From newspaper accounts, letters, and refugees themselves the world learned of the unfolding horror in Ireland. By the time the famine ended in the early 1850s, millions in cash and goods had been sent to Ireland by individuals, charitable organizations, churches, synagogues, and businesses. But the most remarkable and most generous contribution would come from the Choctaw Nation.
It was in Black ’47 when a group of Choctaws, moved by the news of Irish starvation, took up a collection to help. Despite their meager resources they raised $170. What made their donation so extraordinary was their recent history. For it was only sixteen years earlier that the American government forced these indigenous people off their land and forced them to undertake the harrowing 500-mile journey we know as the Trail of Tears. Of the 21,000 Choctaw who started the journey, more than half perished from exposure and starvation. Loss of property, forced migration and exile, mass starvation, and cultural suppression – the subjugations of the Choctaw and Irish were horrifically similar.
A plaque on Dublin’s Mansion House which honors the Choctaw Nation’s contribution reads; Their humanity calls us to remember the millions of human beings throughout our world today who die of hunger and hunger-related illness in a world of plenty.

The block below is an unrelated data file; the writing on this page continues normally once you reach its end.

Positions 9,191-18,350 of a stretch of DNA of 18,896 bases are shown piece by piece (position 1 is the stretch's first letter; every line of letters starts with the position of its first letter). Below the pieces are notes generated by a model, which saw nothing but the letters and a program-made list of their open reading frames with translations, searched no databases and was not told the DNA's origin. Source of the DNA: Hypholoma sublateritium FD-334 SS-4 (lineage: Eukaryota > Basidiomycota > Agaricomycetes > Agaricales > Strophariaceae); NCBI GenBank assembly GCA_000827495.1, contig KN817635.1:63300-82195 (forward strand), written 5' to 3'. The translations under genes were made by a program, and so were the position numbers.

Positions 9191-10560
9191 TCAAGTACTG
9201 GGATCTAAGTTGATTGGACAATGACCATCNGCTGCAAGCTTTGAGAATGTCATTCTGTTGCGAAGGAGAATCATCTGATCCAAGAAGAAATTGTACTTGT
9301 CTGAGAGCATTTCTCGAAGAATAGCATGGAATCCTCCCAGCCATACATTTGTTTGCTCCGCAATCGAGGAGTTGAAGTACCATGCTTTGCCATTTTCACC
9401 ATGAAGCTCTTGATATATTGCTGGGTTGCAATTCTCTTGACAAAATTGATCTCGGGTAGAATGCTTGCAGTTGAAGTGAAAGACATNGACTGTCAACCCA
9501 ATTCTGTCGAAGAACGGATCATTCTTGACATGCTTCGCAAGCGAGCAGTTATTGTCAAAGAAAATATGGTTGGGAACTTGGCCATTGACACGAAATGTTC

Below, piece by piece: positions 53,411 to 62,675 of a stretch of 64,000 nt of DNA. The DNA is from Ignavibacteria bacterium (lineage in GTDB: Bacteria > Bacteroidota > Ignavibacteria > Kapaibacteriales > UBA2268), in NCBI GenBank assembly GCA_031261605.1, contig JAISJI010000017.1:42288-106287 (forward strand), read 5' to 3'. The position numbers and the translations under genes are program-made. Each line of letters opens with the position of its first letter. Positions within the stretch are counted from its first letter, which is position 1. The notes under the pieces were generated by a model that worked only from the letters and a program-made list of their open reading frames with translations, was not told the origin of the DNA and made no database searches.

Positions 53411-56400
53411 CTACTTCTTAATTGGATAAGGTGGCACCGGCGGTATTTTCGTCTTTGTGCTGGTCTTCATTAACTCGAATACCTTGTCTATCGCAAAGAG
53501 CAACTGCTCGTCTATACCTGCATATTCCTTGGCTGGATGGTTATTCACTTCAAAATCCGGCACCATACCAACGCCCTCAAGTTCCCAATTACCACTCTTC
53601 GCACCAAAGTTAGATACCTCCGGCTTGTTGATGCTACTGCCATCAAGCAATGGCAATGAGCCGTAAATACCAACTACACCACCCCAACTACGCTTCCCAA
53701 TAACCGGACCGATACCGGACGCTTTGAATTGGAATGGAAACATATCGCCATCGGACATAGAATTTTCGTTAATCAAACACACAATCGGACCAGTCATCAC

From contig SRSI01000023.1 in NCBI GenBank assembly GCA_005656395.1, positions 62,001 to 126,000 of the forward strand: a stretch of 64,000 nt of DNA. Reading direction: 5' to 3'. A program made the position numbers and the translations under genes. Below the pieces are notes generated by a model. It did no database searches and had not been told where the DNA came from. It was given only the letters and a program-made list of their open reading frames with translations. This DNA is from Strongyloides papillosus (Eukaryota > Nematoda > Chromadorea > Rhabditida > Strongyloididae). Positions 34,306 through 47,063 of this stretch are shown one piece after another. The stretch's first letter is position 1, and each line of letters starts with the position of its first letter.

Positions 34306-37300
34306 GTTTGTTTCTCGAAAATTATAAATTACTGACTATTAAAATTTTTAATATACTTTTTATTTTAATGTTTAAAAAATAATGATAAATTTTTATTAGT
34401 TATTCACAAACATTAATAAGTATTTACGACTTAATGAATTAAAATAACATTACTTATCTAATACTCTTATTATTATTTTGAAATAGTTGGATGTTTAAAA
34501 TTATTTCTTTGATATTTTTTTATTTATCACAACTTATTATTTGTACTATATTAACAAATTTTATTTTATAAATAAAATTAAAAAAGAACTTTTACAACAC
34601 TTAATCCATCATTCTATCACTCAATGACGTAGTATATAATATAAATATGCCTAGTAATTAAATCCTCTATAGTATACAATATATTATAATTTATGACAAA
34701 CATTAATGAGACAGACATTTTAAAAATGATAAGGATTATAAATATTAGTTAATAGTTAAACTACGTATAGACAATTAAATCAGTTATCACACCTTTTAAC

Among many other commemorations of the Choctaw gift is this installation by Irish sculptor Alex Pentek entitled Kindred Spirits. Alex writes that “by creating an empty bowl symbolic of the Great Irish Famine formed from the seemingly fragile and rounded shaped eagle feathers used in Choctaw ceremonial dress, it is my aim to communicate the tenderness and warmth of the Choctaw Nation who provided food to the hungry when they themselves were still recovering from their own tragic recent past. I have also chosen feathers to reflect the local bird life along the nearby water’s edge with a fusion of ideas that aims to visually communicate this act of humanity and mercy, and also the notion that the Choctaw and Irish Nations are forever more kindred spirits.
May we embrace the humanity of the Choctaw Nation. May we embrace all people of the world as kindred spirits.
Judith – firstname.lastname@example.org
This is so lovely.
Your recent writings are the best you have ever penned. Fill my heart.
Beautiful. thank you.